# How to draw basic shapes

Breaking any process down into small chunks is a great way to tackle what can seem like a daunting task. If you're struggling to figure out how to draw something, breaking the subject down into simple shapes can help you begin to describe its overall structure.

In the opening stages of a drawing you should be looking to describe your subject and its environment in very simple terms: always avoid details too early on. By drawing with simple shapes we can focus on proportions, composition, planes and the relationships between forms. It's all about working big down to small; simple to complex; basic shapes to crafted details.

There are three basic shape archetypes that any form can be fitted into; the cube, the cylinder and the sphere. At the heart of these form shapes are two simple geometric shapes; the square and the ellipse.

Learning to accurately draw and combine these will help you to construct any object, observed or imagined. In walking you through this process we will have to deal with concepts like perspective and foreshortening, so we'll take a very brief, practical look at them.

We'll start with drawing the square, leading onto the cube – the most articulate shape when it comes to describing geometry in a drawing that has perspective.

Having six basic planar faces, the cube's proportions help to echo their relationship within 3D space. This aids further description of more complex rectilinear, cylindrical and curvilinear forms.

You might think that drawing simple shapes is... well, simple. But don't be fooled. It takes immense skill to perfect drawing freehand shapes like a simple circle.

### How to draw a square

Drawing a basic square is the simple connection of four straight lines, two along the horizontal axis and two to describe the vertical axis. Drawing these lines is all about living in the future: pinpoint your start point; imagine the end point.

Place your pencil on the start point, relax and focus on the end point. Pull your mark along the imagined path removing the pencil once it reaches the end point. Pull your lines towards their goal: this uses more adept muscle groups.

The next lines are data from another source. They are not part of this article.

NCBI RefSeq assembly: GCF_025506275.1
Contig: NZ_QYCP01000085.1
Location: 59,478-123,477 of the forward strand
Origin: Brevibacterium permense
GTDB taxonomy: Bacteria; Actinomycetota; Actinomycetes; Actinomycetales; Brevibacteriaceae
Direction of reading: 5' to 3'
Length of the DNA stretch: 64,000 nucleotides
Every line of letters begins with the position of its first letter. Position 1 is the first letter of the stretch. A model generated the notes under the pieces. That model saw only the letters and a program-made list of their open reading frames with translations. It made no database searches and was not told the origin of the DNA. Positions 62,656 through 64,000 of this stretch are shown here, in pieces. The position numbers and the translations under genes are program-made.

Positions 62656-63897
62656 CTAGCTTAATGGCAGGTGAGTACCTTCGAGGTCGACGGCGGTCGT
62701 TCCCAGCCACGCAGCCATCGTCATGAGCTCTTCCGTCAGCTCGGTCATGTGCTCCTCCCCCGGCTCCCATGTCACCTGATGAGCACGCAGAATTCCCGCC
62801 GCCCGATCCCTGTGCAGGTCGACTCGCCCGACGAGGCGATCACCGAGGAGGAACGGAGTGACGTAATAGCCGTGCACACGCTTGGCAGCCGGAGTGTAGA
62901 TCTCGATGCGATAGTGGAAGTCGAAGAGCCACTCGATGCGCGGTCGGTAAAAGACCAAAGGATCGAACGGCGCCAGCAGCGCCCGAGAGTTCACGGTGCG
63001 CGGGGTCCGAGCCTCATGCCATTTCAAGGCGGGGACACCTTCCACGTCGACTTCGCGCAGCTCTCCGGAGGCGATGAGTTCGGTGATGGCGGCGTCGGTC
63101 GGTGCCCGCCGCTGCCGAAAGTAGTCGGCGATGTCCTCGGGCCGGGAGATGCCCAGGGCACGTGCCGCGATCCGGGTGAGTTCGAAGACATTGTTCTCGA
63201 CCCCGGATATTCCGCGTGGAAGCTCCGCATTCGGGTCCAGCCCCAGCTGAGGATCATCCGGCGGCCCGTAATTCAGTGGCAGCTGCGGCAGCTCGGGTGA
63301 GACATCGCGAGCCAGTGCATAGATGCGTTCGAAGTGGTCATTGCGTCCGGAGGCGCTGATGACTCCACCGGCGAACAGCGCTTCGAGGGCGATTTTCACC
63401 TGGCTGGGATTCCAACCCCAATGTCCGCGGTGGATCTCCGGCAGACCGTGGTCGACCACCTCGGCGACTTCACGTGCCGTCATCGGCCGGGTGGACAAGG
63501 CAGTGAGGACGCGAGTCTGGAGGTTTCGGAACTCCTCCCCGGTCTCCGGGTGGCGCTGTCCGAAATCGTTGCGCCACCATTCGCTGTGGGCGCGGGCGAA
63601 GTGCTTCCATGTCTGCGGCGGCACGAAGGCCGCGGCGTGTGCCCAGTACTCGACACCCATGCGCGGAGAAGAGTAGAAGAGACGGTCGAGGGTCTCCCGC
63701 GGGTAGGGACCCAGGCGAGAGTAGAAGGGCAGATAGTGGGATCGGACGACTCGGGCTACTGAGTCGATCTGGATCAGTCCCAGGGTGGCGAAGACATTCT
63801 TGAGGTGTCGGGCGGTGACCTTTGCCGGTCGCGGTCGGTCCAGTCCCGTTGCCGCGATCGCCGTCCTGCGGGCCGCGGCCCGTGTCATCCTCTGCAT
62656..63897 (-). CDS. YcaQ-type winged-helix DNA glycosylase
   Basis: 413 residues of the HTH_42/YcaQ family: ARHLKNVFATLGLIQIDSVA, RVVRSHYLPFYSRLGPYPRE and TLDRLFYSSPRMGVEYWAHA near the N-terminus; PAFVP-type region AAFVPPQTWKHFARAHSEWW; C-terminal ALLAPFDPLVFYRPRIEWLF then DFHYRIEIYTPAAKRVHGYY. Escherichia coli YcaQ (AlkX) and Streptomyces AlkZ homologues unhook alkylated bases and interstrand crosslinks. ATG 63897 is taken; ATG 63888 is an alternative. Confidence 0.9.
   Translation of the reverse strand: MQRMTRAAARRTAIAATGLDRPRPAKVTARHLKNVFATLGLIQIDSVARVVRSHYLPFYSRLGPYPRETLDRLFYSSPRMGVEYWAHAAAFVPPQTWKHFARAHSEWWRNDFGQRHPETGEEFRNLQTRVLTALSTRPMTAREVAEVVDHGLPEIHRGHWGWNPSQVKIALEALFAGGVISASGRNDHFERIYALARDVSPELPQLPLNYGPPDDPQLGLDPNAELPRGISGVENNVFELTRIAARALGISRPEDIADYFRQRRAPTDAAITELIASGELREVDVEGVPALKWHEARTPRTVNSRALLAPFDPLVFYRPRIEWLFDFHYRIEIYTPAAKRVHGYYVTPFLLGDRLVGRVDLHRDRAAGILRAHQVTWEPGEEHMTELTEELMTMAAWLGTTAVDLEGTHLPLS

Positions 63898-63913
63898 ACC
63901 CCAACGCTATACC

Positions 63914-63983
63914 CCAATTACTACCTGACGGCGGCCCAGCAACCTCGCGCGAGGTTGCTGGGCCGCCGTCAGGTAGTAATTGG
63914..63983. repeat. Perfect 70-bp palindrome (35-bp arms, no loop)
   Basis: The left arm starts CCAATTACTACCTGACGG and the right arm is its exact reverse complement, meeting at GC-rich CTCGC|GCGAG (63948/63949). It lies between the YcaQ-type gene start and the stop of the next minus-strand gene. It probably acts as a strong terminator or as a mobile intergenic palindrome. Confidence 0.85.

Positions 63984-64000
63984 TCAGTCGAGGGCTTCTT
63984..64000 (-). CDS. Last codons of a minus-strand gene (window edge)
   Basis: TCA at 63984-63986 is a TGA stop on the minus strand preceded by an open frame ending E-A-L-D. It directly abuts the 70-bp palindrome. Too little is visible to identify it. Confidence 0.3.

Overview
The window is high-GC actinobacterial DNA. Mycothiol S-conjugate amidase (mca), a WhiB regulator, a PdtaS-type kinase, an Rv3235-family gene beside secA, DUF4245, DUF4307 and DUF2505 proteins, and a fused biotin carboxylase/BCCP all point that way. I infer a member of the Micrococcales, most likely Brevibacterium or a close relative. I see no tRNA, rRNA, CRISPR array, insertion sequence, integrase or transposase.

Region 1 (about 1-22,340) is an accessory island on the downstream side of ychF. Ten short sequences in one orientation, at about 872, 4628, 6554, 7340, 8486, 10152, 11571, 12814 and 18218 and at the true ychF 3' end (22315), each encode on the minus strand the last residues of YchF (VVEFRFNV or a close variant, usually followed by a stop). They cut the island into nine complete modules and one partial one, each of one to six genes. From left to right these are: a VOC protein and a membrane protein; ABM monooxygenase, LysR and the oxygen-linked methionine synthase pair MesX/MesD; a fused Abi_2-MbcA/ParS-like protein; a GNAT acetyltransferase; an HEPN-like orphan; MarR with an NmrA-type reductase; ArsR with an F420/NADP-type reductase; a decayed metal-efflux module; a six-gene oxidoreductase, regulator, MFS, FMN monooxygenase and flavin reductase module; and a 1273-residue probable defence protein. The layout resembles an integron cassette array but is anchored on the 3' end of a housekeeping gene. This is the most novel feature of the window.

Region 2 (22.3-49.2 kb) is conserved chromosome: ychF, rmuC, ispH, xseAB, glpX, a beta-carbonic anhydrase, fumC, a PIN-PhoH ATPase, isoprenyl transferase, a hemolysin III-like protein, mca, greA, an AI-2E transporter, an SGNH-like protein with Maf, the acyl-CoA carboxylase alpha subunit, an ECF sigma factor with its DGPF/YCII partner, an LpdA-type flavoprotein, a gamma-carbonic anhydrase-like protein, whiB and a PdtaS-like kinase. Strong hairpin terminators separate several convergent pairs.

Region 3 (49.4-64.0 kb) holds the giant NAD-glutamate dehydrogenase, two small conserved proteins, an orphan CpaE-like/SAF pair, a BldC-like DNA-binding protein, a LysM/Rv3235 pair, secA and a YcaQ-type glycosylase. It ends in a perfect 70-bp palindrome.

### 01. Squared exercise

The grip shown above is one we're all accustomed to using when writing. Grip using the thumb, index and middle finger. The barrel of the pencil should rest naturally in your hand's web space. Avoid closing the web space as this forces the barrel to rest on the knuckle of the index finger and promotes strokes using finger gestures only. Avoid grasping at the tip of the pencil, as this can limit line length and lead to less fluid lines.

### 02. Beginnings of a cube

Using the simple square as a starting point [A], begin to describe a box in 3D space. Draw another square that overlaps the first [B]. Connect all the corners of one square to the adjacent corners of the other, using 45-degree lines [C].

This process of showing all six sides of the cube is known as 'drawing through', and here it highlights a problem with this oblique drawing of a cube: it's an impossible shape in nature. For a cube seen in nature we need to apply perspective...

### 03. How to draw more natural cubes

When you first start drawing cubes, it helps to study with an object in front of you. The first line to go down is the vertical line closest to you [A]. The next two lines are for the inside edges [B]. These start at the top of our first stroke as we're looking down at our cube and the top plane is visible.

The degree at which the inside edge lines are drawn depends on how much top plane we can see: if it's a lot, the lines are drawn at an acute angle, for less, a more obtuse angle.